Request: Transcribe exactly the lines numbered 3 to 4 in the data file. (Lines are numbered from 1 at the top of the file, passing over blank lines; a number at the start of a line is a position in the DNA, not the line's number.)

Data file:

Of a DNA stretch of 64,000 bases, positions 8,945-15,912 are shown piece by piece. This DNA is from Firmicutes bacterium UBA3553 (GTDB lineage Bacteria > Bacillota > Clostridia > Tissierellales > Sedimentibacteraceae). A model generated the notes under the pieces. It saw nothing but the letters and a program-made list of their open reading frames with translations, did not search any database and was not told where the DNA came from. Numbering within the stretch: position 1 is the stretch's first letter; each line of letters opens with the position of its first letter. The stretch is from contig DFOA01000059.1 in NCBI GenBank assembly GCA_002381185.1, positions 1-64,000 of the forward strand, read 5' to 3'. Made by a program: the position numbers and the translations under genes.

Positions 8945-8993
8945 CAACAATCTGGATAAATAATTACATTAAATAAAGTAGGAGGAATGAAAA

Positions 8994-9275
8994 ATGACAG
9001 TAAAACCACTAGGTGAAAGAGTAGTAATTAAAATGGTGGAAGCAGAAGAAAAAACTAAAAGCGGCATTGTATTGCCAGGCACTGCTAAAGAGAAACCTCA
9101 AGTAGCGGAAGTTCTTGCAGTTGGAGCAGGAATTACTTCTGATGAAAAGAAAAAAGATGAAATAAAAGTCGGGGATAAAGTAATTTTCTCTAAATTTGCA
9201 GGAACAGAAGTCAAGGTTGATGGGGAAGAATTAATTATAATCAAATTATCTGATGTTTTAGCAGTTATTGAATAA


8945 CAACAATCTGGATAAATAATTACATTAAATAAAGTAGGAGGAATGAAAA

Positions 8994-9275